“It seems rushed, which is fair enough because I’m sure they were rushed, but they need to be honest about that and fix the bugs,” Dr Teague said to Gizmodo Australia over email.

“There are numerous potential areas in which a mistake could undermine the security and privacy protections that millions of Australians are relying on.”

Developers and cybersecurity experts understand that bugs and flaws are a part of any app development but the issue is there’s no formal process in place to disclose the bugs to the DTA and the draft legislation provides no protection for white hat hackers to test its security.

“A new issue came up last night ” found by someone else, I just made a demonstration, and we had it confirmed by the Singapore team within an hour,” Mussared said.

“I still don’t have an official process to report issues to the Australian team.”

Gizmodo Australia contacted the DTA for comment to see if they had any plans to implement a bug disclosure program. It provided an email disclosures could be made to and confirmed the source code would be released in the coming days.

“The Government will also continue to welcome feedback on the app. The whole purpose of ensuring trust with the Australian community for people to use the app is built on transparency. With this in mind, the source code will be release in the coming days,” the DTA confirmed to Gizmodo Australia.

“As is standard practice with any app, bugs or issues can be reported via the app’s ‘Report an Issue’ functionality or by emailing”

[referenced url=”” thumb=”×231.jpg” title=”Why Experts Want The Government To Release The Source Code Of Its Tracing App” excerpt=”The Australian government’s coronavirus tracing app is set to be released soon but it hasn’t been without its fair share of controversy due to privacy concerns and a lack of clarity over whether it will be mandatory. The latest concern is that the app’s technical details might not be fully revealed for scrutiny prior to its public release and data security experts are concerned about what that could mean.”]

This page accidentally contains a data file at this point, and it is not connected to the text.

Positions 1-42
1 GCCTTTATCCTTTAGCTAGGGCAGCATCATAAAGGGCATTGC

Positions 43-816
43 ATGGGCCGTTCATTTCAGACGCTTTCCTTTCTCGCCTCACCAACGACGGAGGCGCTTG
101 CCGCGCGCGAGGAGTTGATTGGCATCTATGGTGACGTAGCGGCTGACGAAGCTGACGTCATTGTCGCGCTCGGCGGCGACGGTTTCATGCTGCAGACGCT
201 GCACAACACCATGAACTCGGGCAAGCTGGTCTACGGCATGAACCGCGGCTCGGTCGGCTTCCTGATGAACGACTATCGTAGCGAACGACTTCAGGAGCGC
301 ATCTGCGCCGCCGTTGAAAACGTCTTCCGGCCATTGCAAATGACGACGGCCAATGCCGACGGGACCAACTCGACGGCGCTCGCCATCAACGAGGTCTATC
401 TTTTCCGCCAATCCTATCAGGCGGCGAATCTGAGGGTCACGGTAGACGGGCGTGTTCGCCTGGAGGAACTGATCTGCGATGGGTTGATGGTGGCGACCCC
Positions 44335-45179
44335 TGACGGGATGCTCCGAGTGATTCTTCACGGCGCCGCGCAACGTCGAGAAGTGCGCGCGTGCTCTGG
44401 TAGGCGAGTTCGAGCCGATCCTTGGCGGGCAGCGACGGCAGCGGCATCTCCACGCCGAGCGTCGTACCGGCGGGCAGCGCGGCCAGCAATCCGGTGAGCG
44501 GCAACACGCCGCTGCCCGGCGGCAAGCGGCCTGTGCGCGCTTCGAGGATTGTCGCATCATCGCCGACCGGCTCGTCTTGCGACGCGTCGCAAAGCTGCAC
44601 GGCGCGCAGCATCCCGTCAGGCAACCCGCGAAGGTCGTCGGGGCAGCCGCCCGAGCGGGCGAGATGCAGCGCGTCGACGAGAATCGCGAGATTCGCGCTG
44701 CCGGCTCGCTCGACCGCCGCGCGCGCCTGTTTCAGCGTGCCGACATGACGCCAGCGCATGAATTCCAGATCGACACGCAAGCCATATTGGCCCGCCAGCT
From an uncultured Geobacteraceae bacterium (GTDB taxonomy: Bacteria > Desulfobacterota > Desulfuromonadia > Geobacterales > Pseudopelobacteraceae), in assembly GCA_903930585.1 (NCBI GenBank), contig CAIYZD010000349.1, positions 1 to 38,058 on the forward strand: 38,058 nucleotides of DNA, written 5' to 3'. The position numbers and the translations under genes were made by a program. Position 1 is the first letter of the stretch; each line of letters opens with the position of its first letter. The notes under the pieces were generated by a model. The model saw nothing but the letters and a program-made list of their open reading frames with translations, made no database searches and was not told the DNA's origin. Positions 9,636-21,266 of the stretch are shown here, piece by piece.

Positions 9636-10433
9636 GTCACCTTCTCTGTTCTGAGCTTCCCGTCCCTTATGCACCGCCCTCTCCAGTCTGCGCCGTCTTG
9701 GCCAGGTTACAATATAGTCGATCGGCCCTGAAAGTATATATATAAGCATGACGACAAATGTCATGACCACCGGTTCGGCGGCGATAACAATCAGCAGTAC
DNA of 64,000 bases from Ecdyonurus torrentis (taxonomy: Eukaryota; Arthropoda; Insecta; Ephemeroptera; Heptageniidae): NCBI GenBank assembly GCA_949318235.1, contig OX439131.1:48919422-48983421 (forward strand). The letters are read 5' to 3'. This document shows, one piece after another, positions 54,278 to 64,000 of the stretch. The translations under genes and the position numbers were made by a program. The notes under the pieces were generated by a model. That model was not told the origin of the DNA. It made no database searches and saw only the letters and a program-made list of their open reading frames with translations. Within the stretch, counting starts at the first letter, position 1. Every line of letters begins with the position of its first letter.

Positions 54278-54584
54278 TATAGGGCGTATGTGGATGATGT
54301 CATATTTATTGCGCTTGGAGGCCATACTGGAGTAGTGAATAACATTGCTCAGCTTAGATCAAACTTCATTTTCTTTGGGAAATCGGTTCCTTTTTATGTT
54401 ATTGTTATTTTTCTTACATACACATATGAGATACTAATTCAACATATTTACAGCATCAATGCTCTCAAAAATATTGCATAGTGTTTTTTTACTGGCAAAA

Is the COVIDSafe app safe?

While the app’s flaws might seem like a good excuse not to download it, Mussared doesn’t think its that clear cut. For many Australians with limited concerns about data privacy, it might not be a big issue ” it ultimately comes down to a personal decision.

“People for whom tracking is a risk or a concern should definitely think twice,” Mussared said.

“That said, for most people ” including myself, I still have it installed ” this won’t be an issue, but we all need to look out for the people for whom it is an issue.”

Dr Teague added it was more an issue for people in professions where data security was a crucial aspect for operating. For people working as journalists, survivors of domestic abuse and those living in Australia after escaping countries with authoritarian rules, it’s an aspect that needs to be considered.

“Different people have different privacy needs,” Dr Teague said.

“I wouldn’t say to anyone else that they should or shouldn’t download it. I would say that, if the privacy of your face-to-face connections is a concern for you, or if you are concerned about your physical presence being linked across different locations, then you need to look into the details and make your own decision.”

With the app being available for over a fortnight now, we’ll have to wait and see what changes are implemented by the government to address these concerns. Coronavirus will be in our lives for some time until a vaccine is created so you can expect the app will be too.

[referenced url=”” thumb=”×231.jpg” title=”COVIDSafe Tracking App Reviewed: The Government Delivers On Data Security, But Other Issues Remain” excerpt=”About 1.13 million people had downloaded the federal government’s COVIDSafe app by 6am today, just 12 hours after its release last night, said Health Minister Greg Hunt. The government is hoping at least 40% of the population will make use of the app, designed to help reduce the spread of the coronavirus disease.”]